Surrey LRT will bring the first fine-grained rail service to Metro Vancouver – appropriate for routes that are more localized, and less regional – such as the Guildford-City Centre-Newton line – but connecting to SkyTrain for regional commuter travel at hub stations. It is likely that we could see LRT build elsewhere in the region following Surrey, given its cost-effectiveness and appropriate scale for many other parts of the region.

City seeks public input on Guildford Town Centre – 104 Avenue Plan

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The City of Surrey held a public open house last week on the in-progress, Guildford Town Centre – 104 Avenue Plan. The plan, which has been under study since last year, is seeking to define a vision and prepare a long-range land-use plan to guide future growth along the 104 Avenue Corridor and Guildford Town Centre areas.

Presented to the public at the open house last week were 2 land-use concept options, along with a proposed street network, bicycle and pedestrian network, and parks and open space concept.

Land-Use Concept Option 1: Focused Growth

Land-Use Concept Option 1 seeks to focus growth and density in key areas of the plan, such as along 104 Avenue and areas surrounding Guildford Town Centre. The plan envisions:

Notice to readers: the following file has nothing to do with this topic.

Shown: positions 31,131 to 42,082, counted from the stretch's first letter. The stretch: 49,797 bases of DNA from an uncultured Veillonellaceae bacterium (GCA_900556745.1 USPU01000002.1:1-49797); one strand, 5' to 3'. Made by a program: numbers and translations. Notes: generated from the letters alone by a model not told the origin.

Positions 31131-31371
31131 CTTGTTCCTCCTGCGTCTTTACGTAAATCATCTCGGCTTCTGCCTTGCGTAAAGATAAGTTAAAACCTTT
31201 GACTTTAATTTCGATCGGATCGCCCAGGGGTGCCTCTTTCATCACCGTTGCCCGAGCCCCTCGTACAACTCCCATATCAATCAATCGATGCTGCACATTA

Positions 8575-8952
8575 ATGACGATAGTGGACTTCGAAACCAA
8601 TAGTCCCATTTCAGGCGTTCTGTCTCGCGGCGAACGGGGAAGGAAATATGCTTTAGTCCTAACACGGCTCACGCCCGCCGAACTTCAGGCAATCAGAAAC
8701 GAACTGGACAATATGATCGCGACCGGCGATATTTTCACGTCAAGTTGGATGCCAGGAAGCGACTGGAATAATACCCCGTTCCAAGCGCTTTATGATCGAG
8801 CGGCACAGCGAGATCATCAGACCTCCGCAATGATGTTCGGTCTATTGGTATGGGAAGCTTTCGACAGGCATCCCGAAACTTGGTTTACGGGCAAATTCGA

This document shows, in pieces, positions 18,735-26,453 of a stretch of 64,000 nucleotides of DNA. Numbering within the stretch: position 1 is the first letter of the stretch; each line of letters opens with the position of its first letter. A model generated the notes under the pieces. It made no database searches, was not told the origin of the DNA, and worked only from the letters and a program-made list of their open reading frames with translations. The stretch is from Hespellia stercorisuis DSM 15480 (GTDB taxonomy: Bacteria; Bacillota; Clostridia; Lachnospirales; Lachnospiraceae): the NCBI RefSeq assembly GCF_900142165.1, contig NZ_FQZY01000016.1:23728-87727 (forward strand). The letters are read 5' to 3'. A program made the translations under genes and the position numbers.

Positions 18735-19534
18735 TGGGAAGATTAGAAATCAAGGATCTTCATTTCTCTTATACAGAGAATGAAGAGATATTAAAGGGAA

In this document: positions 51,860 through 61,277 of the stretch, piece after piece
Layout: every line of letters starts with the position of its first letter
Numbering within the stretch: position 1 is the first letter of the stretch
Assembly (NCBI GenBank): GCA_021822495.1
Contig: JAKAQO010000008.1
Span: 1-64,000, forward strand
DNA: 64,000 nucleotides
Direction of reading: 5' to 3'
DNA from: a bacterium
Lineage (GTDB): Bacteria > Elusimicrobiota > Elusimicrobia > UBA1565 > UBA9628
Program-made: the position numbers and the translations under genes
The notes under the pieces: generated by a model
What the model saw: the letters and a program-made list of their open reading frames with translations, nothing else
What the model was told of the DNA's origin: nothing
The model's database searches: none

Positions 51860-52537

• A continuous stretch of 6-storey mixed-use/apartments (Dark orange) along 104 Avenue
  • Mid to high-rise mixed-use (pink) at 104 Ave & 144 St.
  • Mid to high-rise along 104 Ave east of 148 St and to the north and east of Guildford Town Centre – with the tallest tower heights (purple) concentrated on the former Sears site.
  • 4-storey apartment areas (light orange) dispersed throughout the plan area
  • Townhouses (yellow) in a few areas
  • Single Family housing preserved in a number of areas, mostly west of 148 St.
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Land-Use Concept Option 1: Focused Growth

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Land-Use Concept Option 2: Dispersed Growth

Land-Use Concept Option 2, while very similar, seeks to disperse growth and densities over the plan area, with lower intensities of density, but increased density covering more area. This includes:

  • A wider continuous stretch of 6-storey mixed-use/apartments (Dark orange) along 104 Avenue
  • Mid to high-rise mixed-use (Pink) to the north and east of Guildford Town Centre.
  • 4-storey apartment areas (light orange) more widely dispersed throughout the plan area
  • Townhouses (yellow) more widely dispersed across the plan area
  • Slightly less preserved Single Family housing.
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Land-Use Concept Option 2: Dispersed Growth

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Proposed Street Network